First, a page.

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The significance of being neutral

Being 'neutral' in any people's vote may be a game-changer.

We suspect there is a nervousness creeping into the Tory party election HQ.   They have, it seems, a commanding lead in the opinion polls.  It should see them through.  Could Jeremy Corbyn's Labour pull it back?

If you set out to paint your opponent as 'unfit' to be prime minister, this creates a problem when the more voters see him, he comes across as eminently reasonable.   This is what happened with Jeremy Corbyn in 2017.  It could happen again, and the next week will indicate whether this is happening.

Since the election was called,  Labour has been closing the gap, slowly.   Their manifesto launch went well, and Jeremy Corbyn has performed well in both the head-to-head debate with Boris Johnson and on  BBCQT.   Boris bumbled his way through.  There wasn't exactly a knock-out blow, but focusing on Brexit is wearing thin when voters are beginning to express concern about other pressing issues.

No doubt, Corbyn will be attacked for announcing he would be 'neutral' in a new Brexit referendum.  "How could a leader be neutral on such a big issue?"

Yet, it is a perfectly reasonable position.  Labour in this election is reaching out to both sides of the Brexit divide.  Corbyn is adopting the Harold Wilson strategy.

If Labour forms a government under Jeremy Corbyn, then they would negotiate a customs union with the EU and alignment with the single market to protect jobs and standards.  This deal would then be put back to the people to decide if it is what they want.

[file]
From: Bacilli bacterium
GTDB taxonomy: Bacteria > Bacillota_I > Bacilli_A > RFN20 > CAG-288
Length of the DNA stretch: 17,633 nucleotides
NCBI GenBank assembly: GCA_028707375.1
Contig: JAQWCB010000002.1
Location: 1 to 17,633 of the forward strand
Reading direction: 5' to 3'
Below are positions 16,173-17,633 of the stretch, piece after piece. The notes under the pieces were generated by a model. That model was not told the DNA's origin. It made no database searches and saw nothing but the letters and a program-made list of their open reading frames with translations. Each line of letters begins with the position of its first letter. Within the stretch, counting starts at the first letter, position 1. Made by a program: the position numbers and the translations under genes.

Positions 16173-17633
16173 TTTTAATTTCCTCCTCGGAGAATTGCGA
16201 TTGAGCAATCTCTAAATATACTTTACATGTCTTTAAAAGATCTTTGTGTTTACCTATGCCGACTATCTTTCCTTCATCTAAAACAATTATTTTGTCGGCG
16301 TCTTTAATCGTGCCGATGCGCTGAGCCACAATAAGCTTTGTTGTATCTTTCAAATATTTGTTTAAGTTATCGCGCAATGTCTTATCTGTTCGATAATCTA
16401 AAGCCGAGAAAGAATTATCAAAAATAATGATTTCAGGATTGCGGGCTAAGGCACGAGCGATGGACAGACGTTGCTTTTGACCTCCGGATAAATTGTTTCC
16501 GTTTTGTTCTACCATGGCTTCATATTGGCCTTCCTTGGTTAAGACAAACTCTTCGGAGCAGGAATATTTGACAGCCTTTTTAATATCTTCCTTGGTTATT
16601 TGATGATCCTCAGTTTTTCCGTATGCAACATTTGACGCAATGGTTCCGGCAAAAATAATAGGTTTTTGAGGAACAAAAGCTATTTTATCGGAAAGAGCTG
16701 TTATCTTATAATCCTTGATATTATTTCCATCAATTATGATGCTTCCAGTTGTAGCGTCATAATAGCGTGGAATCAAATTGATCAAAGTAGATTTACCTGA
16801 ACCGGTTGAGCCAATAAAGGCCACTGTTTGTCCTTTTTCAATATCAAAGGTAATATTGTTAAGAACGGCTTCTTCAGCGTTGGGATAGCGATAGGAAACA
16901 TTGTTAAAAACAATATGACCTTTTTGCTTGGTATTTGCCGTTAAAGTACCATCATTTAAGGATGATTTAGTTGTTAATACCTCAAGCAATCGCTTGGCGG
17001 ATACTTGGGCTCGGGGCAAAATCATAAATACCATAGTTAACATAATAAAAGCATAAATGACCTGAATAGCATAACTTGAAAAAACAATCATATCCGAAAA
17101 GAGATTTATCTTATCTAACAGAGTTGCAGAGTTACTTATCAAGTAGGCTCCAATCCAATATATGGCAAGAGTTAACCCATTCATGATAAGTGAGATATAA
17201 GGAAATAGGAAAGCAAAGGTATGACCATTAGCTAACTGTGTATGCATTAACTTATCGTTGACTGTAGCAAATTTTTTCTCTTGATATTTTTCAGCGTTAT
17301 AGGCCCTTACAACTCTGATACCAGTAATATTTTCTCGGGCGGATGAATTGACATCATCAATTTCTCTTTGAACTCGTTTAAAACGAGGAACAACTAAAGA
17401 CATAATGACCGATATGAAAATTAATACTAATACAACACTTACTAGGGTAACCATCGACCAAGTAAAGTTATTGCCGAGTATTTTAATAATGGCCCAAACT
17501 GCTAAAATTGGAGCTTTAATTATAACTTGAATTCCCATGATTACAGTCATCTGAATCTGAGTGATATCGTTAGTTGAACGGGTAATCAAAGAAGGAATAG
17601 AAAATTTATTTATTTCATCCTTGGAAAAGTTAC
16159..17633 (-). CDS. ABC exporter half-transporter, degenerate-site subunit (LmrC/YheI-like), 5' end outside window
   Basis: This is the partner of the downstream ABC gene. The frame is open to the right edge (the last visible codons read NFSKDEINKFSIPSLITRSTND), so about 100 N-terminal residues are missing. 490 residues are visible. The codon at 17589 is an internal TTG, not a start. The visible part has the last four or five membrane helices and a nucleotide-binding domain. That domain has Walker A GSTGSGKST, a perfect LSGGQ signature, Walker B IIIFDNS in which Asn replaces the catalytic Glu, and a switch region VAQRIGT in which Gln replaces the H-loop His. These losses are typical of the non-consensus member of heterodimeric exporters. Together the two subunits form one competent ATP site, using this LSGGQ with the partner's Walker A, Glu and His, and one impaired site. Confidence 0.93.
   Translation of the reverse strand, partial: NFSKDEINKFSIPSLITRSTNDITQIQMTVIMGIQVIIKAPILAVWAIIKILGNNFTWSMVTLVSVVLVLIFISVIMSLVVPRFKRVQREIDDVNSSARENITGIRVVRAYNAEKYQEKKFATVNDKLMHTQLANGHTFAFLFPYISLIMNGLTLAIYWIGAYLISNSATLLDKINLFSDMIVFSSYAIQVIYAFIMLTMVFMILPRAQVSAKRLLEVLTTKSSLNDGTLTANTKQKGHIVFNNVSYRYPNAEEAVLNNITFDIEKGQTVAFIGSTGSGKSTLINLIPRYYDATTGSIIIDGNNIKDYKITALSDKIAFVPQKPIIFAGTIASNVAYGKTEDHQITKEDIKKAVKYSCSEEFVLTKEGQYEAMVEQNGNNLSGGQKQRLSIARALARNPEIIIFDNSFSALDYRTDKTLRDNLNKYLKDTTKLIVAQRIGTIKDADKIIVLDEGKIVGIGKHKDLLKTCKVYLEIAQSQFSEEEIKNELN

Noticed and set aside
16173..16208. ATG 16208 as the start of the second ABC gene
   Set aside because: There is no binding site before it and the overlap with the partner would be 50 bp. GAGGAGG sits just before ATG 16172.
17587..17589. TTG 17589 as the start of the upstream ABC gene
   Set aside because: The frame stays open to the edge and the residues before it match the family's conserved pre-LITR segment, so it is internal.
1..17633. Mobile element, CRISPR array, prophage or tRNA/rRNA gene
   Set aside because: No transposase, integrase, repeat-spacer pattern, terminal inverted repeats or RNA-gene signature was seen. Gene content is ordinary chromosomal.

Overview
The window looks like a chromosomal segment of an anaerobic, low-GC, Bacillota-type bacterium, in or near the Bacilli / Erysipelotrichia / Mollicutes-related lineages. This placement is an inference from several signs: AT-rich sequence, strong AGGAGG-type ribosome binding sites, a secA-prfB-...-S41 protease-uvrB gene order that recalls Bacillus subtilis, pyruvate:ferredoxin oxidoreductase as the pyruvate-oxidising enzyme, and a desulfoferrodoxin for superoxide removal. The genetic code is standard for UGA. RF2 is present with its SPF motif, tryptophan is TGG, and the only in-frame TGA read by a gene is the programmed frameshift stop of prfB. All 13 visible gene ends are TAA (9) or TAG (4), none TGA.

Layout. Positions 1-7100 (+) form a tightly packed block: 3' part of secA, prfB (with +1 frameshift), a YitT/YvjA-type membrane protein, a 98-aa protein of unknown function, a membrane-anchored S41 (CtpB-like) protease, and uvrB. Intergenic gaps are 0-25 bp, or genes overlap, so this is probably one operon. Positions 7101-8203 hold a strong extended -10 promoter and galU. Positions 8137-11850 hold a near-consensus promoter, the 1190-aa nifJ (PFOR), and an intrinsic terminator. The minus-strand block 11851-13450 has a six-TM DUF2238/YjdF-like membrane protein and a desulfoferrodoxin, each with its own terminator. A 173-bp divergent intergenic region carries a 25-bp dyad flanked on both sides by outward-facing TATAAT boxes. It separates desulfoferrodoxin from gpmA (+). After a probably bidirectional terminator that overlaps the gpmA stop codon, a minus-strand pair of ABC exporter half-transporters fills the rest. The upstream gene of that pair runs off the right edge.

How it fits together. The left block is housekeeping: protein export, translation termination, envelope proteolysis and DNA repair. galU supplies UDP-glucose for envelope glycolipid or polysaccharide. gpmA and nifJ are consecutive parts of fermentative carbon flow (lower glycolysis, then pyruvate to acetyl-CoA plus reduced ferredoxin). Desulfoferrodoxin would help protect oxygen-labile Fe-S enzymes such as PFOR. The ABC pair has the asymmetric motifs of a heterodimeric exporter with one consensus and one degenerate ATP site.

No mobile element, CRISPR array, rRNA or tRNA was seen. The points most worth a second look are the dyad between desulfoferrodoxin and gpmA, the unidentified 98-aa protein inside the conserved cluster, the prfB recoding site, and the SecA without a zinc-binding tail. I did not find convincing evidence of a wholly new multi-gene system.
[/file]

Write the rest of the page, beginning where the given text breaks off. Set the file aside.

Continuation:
There is every indication that such a deal could be negotiated reasonably quickly.   During the three years of Tory failure to find an acceptable settlement,  Labour also has been talking to EU counterparts.  A customs union would be a reasonable way forward.  It solves the problem of Northern Ireland without separation from the rest of the UK.

But when faced with the choice between that and remain, voters may well decide that the UK is better off in than out.  At least they will have that say.

This reaches across the divide and has at least some chance to begin pulling the UK back together.  It is in all our interests.

For those who have called for a People's Vote, the choice is now simple.  Only Labour can deliver it. For those who wish to remain and revoke article 50, then they also will have a chance to put their case.  For those who want to leave, they will also be able to make their case.

If Jeremy Corbyn as Prime Minister remains 'neutral' it would mean that the massive civil service machine will also remain neutral.

It will not seek to influence the decision with figures or claims on either side.  It could only provide the details of any deal.  That is reasonable.  The so-called 'scare' tactics evident in the 2016 referendum where the treasury was producing figures that appeared off the cuff would not happen again.

This is why being 'neutral' is so vital in reaching a result that the country could accept and move forward with.

But Labour would negotiate a deal that could reasonably be put to the British people.  It must be one that we could live with and which does not further divide the country.

The reasoned choice on Brexit in the election became clearer by Jeremy Corbyn's clear declaration on BBCQT that he would remain neutral on any deal put back to the people.

The significance of that is more than a personal position.  It speaks to the heart of fairness in any people' vote.

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